HELIOS: Redefining e-Learning Territories
Thus, it could very well be true that the evolution of e-Learning over recent years has corresponded to its functional differentiation.
However, it is not possible to assume that the only divisions of evolution for e-Learning are to be associated purely with functional differentiation in social sub-systems. Many other possible divisions are emerging (e.g. by sector, purpose and target group) and have contributed to a growing differentiation of e-Learning. Moreover, technology enables an increasing number of scenarios of use; e-Learning has been often associated to face to face learning in blended formats and country-specific e-Learning developments can be identified.
Instead of focusing on unidirectional laws of evolution, taking a descriptive and inductive approach and attempting to insulate and spot coherent areas of e-Learning, it is probably more appropriate to capture a multiform phenomenon such as e-Learning.
Therefore, this article presents the so-called ‘e-Learning Territories’, created by the HELIOS consortium. The e-Learning Territories are considered useful for several reasons:
- They help to overcome views on purely functional differentiations of e-Learning and its development;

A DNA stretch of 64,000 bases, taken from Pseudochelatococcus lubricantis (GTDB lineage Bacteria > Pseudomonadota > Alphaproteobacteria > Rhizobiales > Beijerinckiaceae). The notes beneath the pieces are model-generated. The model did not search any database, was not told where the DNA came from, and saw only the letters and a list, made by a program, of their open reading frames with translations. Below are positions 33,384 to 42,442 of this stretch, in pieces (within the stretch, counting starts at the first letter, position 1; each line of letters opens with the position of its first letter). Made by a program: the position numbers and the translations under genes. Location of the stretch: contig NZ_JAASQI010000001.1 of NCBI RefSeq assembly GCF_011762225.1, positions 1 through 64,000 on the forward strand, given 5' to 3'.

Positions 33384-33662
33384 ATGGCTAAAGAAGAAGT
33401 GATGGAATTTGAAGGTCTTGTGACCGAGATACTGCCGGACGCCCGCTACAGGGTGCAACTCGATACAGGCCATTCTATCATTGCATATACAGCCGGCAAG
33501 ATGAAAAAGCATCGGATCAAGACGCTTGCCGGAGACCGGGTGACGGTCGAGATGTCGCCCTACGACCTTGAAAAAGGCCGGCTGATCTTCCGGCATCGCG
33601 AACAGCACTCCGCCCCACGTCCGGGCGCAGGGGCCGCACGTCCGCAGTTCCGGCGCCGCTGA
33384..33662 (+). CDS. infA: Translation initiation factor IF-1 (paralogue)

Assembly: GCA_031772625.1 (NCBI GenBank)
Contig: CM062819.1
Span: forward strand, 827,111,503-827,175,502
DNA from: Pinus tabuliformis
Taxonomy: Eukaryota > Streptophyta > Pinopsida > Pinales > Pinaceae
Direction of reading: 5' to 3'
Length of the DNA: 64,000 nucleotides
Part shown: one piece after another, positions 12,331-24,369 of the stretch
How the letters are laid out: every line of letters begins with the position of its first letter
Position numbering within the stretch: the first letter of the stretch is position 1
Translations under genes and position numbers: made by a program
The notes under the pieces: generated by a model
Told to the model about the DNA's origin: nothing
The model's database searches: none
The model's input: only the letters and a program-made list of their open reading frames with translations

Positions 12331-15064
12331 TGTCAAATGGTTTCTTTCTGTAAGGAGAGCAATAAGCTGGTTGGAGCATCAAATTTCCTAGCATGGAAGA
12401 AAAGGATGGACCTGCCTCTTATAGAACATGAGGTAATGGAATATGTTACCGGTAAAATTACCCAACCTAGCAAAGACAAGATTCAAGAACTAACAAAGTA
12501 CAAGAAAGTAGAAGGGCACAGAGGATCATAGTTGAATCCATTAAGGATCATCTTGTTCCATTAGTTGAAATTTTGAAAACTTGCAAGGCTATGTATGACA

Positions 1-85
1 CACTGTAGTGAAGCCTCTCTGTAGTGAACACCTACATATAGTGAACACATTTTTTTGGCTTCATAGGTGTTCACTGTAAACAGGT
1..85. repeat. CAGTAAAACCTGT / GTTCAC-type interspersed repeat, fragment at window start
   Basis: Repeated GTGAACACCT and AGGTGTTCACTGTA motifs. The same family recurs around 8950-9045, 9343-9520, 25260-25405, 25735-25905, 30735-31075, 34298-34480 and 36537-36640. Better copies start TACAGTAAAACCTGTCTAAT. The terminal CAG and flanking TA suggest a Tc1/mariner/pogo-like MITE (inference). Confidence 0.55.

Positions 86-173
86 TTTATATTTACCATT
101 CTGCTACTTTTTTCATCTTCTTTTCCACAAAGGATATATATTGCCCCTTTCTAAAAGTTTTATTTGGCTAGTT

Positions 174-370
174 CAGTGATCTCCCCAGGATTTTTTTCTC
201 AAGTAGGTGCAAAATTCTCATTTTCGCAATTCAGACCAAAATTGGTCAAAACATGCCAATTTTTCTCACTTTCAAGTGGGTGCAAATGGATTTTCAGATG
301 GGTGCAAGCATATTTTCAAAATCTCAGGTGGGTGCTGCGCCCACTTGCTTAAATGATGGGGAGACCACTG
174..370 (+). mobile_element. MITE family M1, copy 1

- They contribute to overcoming the debate on the disappearance versus full deployment of e-Learning, as it is argued that e-Learning is at different evolutionary stages in different territories;
- They provide a platform for dialogue for practitioners and policy-makers, and they are expected to nurture the research agenda of researchers;
- They support networking, coordination and integration among sectoral, specialised and national observatories and projects;
- They promote ‘benchlearning’, as they suggest a shift from comparative assessments towards reflective and adaptive analysis;
- They therefore contribute to the identification and collection of relevant indicators on e-Learning development and impact within each territory.
- They can finally be used as a roadmap for e-Learning developments, starting from a territorial, instead of an aggregating, position.
For a long time, the evolution of industrial society has been represented in terms of growing functional differentiation between different social spheres. According to this paradigm, the more a social phenomenon is developing, the more it moves from an undifferentiated nature to its differentiation into different social spheres or systems, assuming different functions in each of these.